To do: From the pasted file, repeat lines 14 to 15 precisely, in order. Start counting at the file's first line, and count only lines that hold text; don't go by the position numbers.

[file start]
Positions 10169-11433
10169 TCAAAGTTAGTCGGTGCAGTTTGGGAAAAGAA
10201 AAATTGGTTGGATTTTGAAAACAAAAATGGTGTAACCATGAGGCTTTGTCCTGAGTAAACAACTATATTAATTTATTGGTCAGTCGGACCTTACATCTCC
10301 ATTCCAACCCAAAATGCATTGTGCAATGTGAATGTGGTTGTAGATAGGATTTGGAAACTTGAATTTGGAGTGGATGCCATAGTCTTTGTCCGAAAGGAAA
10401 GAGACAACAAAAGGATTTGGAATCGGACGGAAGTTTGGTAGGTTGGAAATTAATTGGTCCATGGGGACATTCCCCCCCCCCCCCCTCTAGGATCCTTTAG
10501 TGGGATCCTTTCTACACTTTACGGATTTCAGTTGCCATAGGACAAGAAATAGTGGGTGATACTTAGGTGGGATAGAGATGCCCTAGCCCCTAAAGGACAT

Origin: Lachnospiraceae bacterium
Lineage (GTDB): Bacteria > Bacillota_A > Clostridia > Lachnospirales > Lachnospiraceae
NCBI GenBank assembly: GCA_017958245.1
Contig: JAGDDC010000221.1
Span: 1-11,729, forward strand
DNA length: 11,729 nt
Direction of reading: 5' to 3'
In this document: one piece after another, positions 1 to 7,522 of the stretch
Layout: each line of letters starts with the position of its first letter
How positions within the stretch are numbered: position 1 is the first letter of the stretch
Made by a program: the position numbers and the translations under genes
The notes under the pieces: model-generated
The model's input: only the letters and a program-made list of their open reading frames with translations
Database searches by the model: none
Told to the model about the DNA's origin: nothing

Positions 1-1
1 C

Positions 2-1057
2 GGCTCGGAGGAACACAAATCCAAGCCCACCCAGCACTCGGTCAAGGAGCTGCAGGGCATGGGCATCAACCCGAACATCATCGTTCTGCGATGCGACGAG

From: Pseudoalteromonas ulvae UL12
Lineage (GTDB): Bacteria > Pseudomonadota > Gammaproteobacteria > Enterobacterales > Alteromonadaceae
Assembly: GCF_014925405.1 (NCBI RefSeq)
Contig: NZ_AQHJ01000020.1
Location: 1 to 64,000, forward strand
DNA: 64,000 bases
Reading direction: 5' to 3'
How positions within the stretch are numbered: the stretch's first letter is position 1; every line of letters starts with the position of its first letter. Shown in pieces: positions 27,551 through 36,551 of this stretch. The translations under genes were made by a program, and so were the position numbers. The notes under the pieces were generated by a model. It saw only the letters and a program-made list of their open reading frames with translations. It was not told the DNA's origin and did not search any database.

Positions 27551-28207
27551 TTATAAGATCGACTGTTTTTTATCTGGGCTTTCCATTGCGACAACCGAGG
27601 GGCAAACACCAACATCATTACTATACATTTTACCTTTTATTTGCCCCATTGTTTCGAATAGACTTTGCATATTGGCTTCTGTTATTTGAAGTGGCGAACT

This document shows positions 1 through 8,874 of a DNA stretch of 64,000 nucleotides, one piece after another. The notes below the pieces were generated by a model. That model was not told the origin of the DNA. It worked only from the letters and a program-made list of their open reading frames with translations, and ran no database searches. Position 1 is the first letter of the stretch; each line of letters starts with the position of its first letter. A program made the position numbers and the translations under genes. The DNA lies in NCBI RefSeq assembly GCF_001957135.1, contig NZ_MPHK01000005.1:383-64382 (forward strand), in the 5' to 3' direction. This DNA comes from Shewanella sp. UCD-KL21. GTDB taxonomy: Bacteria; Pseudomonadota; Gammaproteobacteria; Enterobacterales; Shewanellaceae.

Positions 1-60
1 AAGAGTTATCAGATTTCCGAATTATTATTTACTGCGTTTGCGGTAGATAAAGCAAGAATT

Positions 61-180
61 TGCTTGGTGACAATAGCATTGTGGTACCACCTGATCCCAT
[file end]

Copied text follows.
In this document: one piece after another, positions 1 to 7,522 of the stretch
Layout: each line of letters starts with the position of its first letter